Forgiveness and reconciliation are two emotions which are both essential to human relationship but very difficult to come by. The former is the process of ceasing to feel resentment, indignation or anger for a perceived offence, difference, or mistake and ceasing to demand punishment or restitution.
The latter is a step forward after the above process to restore the relationship. Both forgiveness and reconciliation are important for any human society’s existence.
Consequently, man has been preoccupied by these two related concepts and their benefits. Their centre of gravity tends to shift according to the angle from which you observe them either from the point of view of the person who forgives or the one who is forgiven.
From which ever angle you look at these emotions, forgiveness and reconciliation are compulsory emotions in human relationship as the saying goes; people who fight fire with fire usually end up with ashes.
In more practical terms, it is necessary for the offender to take the first step by asking for forgiveness. Even without this conducive situation, man should forgive his or her offender not only because it is human but because it is healthy as well.
A number of studies have shown that people who forgive easily are happier and healthier than those who hold resentment.
From this point of view, it makes sense to forgive without expecting compensation, or any response from the part of the offender.
Forgiveness and reconciliation are matters of urgency and they continue to make sense even to the scandalous level of forgiving a person who is dead.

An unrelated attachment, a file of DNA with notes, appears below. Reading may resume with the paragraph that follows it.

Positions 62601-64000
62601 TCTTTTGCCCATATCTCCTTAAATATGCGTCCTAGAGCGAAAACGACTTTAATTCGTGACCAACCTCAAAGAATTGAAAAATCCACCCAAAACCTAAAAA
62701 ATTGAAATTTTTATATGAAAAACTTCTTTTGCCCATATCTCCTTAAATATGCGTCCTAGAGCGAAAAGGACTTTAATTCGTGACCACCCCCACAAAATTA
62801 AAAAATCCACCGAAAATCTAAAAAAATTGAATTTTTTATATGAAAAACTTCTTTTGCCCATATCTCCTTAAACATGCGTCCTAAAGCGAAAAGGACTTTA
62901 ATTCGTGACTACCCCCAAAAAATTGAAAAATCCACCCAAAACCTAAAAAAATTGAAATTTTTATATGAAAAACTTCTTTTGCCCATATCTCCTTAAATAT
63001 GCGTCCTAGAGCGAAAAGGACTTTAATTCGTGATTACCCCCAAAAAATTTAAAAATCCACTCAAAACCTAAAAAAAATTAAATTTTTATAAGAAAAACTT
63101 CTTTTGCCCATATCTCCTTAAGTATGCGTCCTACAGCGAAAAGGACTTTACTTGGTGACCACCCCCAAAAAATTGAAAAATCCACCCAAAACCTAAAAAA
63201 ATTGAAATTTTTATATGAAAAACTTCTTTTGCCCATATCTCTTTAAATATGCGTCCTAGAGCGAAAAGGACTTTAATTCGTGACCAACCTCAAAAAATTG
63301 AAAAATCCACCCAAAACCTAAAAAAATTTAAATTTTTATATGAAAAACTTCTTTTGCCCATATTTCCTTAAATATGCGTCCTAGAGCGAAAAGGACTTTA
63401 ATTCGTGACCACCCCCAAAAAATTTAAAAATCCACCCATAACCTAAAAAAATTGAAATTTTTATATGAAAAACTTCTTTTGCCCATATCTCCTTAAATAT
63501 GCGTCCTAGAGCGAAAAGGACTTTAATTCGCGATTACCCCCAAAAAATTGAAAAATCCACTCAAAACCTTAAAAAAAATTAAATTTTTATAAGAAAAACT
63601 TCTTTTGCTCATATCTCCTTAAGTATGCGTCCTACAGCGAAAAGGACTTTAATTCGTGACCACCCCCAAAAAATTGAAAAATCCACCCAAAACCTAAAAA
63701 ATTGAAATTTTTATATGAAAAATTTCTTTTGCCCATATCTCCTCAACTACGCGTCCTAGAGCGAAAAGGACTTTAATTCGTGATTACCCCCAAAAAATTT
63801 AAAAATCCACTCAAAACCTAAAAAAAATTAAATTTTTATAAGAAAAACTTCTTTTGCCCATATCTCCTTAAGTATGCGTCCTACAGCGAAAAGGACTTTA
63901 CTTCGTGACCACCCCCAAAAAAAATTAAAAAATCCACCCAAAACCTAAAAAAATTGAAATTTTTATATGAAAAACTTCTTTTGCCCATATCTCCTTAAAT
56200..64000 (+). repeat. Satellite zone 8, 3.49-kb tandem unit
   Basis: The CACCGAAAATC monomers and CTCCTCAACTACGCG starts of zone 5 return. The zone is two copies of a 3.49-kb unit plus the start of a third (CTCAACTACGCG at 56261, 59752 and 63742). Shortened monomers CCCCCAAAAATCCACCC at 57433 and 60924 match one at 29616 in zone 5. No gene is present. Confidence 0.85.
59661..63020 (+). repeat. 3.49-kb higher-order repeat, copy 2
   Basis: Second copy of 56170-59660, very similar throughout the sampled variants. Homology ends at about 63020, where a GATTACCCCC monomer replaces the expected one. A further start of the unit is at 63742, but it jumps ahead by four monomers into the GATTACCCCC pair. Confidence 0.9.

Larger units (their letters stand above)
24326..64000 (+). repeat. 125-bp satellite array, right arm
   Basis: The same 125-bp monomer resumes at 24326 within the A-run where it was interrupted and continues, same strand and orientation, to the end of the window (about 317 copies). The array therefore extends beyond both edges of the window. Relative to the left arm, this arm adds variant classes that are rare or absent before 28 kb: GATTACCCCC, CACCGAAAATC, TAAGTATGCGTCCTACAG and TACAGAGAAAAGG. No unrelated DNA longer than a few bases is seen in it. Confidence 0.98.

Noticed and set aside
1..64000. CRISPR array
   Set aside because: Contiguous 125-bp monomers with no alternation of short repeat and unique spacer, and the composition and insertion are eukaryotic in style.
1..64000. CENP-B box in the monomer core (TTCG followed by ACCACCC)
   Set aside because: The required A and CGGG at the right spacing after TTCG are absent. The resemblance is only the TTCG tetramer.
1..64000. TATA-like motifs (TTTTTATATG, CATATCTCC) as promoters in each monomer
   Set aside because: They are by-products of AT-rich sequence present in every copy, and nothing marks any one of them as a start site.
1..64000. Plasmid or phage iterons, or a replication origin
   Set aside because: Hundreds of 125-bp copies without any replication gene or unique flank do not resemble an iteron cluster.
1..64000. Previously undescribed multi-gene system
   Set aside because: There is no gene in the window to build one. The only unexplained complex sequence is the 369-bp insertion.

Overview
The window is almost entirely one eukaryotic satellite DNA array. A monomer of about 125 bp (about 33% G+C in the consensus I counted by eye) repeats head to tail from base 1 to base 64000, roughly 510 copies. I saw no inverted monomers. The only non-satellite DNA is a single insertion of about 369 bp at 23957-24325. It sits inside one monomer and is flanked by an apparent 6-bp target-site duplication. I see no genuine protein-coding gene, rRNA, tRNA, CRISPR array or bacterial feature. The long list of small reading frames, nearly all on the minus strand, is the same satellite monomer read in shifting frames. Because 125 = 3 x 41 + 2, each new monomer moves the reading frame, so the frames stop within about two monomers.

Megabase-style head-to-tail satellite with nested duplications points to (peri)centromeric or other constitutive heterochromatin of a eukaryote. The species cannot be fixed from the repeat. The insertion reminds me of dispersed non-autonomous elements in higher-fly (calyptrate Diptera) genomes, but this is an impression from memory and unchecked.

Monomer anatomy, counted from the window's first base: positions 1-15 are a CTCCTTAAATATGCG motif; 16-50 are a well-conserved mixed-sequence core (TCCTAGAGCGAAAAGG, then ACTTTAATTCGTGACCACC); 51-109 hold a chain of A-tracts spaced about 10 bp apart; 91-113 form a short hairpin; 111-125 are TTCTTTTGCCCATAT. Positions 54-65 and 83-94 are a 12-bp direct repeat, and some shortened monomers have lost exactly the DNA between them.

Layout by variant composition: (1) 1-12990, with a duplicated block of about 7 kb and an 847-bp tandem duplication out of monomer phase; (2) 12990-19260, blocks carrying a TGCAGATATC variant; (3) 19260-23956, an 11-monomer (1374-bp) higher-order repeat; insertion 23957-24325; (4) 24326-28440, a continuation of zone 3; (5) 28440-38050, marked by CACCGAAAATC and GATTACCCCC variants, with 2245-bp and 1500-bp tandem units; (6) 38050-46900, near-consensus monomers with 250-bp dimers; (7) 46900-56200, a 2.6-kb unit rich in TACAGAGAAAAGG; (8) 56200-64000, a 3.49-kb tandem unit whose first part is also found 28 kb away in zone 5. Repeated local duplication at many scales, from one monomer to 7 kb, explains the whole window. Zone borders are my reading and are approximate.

Christian forgiveness and reconciliation have that element of a scandalous urgency. In other words, you can’t set a limit for them. We may take the example of the parable of the prodigal son (Lk 15:11-32).
The father forgave and reconciled with his prodigal son at the first sight. The seemingly righteous son did not get it. For him, his lost brother did not deserve it and the father was going too far.
We all deserve forgiveness and reconciliation in our human and divine relationships. In his teaching Jesus put this human need before all other needs and as a matter of urgency. He made it clear when four men brought to him a paralysed man to be cured. (Mk 2:1-12)
When they failed to reach him because of the crowd, they climbed the roof of the house, made a hole in it and lowered the paralysed man in a mat in front of Jesus.
Seeing the faith of the paralysed man and of those who brought him, he said, “Son, your sins are forgiven.”
The scribes who were standing by were both annoyed and scandalised because they expected to hear Jesus say, “Son, you are physically healed.”
Knowing the thoughts of the scribes, Jesus proceeded and said “ So that you may know that the Son of Man has authority on earth to forgive sins,” - he said to the man who was paralysed - ‘I say to you, stand up, take your mat and go to your home.’
Here Jesus teaches us a great lesson on forgiveness and reconciliation. When they lowered the paralysed man in front of him, he saw this man differently from the scribes and the rest of the crowd.
Here was a man spiritually and physically paralysed, a man who badly needed the forgiveness of his sins and to be quickly reconciled with his creator.
It is after re-establishing his relationship with God, that Jesus healed the man of his physical paralysis. We should feel that kind of urgency for forgiveness and reconciliation in our society today.
It is paramount in human society where in most cases everyone has had something wrong done to him or her and where still everyone might have done something wrong to others.
Above all, we all have a duty to be responsible for our wrongs, because there is no reconciliation without responsibility.